A drug that actually slows or reverses the brain damage inflicted by Parkinson’s disease, rather than just alleviates its often debilitating symptoms, remains elusive. But Prevail Therapeutics, a startup just launched in New York, has become the latest to try.
This morning, the Silverstein Foundation, a nonprofit organization formed by OrbiMed partner Jonathan Silverstein, announced the formation of a new startup in New York called Prevail Therapeutics. Headed by Columbia University neurology professor and Parkinson’s researcher Asa Abeliovich, the startup has launched to press forward with a gene therapy, and possibly other approaches, for a genetically-defined subset of people with the condition.
Prevail has a deal in place with RegenXBio (NASDAQ: RGNX) to use a tool used in gene therapy that shuttles genetic instructions into the body to fix a disease-related malfunction. Prevail can now use the delivery tool, a type of engineered virus, to develop a gene therapy for Parkinson’s or other neurodegenerative diseases. The goal is to introduce a working copy of a gene that is mutated in people with a rare genetic form of Parkinson’s. The hope is that the new gene would alter the progression of the disease.
The startup is the first industry investment for the Silverstein Foundation, which formed earlier this year to fuel Parkinson’s research. CNBC reported Wednesday morning that Silverstein, a longtime life sciences investor at OrbiMed, started the foundation after being diagnosed with an aggressive form of Parkinson’s. According to its website, the foundation has given grants to the Michael J. Fox Foundation, the Parkinson’s Institute and Clinical Center in San Francisco, and Columbia University.
Abeliovich, whose research at Columbia has been focused on the genetics underlying Parkinson’s, worked with OrbiMed when he co-founded Alector, an OrbiMed-backed neurological drug developer in San Francisco (he’s currently that startup’s chief innovation officer). The OrbiMed connection led Abeliovich to join the Silverstein Foundation’s scientific advisory board, and eventually to discussions about forming new companies to combat the disease. The first is Prevail.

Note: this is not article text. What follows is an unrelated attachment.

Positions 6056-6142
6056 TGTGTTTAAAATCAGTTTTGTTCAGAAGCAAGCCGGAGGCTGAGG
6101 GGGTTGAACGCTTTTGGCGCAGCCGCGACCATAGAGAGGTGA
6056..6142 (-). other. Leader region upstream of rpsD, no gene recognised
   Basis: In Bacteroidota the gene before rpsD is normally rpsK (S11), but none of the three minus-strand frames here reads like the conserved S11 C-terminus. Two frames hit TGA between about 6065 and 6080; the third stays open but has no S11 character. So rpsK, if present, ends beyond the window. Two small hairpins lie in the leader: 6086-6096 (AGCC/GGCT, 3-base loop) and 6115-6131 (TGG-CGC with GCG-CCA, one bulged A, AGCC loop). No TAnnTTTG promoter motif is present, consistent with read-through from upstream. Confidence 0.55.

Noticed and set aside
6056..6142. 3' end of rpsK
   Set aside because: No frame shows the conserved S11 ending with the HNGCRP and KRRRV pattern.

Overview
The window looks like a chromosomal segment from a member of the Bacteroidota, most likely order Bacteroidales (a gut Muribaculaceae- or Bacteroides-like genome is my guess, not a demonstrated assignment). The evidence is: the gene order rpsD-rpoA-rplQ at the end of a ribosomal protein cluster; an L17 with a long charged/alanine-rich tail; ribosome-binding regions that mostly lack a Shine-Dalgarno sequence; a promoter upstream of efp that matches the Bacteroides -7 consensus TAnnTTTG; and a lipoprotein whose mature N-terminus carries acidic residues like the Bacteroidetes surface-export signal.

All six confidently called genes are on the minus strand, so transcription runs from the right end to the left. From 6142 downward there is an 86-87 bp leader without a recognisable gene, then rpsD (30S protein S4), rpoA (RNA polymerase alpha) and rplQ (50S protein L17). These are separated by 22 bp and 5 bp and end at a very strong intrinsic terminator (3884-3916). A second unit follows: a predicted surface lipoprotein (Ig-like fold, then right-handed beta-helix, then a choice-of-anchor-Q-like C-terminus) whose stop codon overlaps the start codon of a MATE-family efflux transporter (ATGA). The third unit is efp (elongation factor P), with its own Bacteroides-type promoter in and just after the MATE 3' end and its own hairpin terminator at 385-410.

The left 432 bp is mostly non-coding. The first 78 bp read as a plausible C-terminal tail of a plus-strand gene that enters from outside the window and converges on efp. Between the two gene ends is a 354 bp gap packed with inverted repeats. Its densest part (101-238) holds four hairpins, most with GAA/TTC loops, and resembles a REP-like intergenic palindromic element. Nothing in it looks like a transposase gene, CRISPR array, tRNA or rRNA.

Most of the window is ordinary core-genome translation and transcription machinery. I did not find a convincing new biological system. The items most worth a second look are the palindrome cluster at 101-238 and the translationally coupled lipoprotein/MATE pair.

“He’s put together a real ‘SEAL team’ to try to figure out how we can advance things” against Parkinson’s, Abeliovich says of Silverstein.
Both the Silverstein Foundation and OrbiMed are investors in Prevail. Abeliovich wouldn’t say how much has gone into the company so far. The Silverstein Foundation didn’t immediately respond to a request for comment Wednesday.
According to the National Parkinson Foundation, about 1 million Americans and 4 to 6 million people worldwide suffer from the disease, which causes motor symptoms like tremors, loss of movement, and stiff limbs, and cognitive problems like confusion and memory loss. Those numbers are expected to increase substantially in the next few decades as the population ages. As the disease progresses, patients can have trouble walking, speaking, or functioning without the help of a caregiver.
Levodopa has been the standard of care for Parkinson’s since the 1960s. While much remains unknown about the disease’s underlying biology, its hallmark motor symptoms arise from the death of neurons in the brain that produce the neurotransmitter dopamine. There are no drugs that actually slow or reverse the course of the disease, but levodopa has made a huge difference. It helps nerve cells make dopamine, which in turn helps patients manage symptoms and function normally for a longer period of time.
The problem is, over time, patients’ responses to levodopa start to decrease. To compensate, patients boost their levodopa doses, but that can cause dyskinesia, or uncontrollable, spastic movements.
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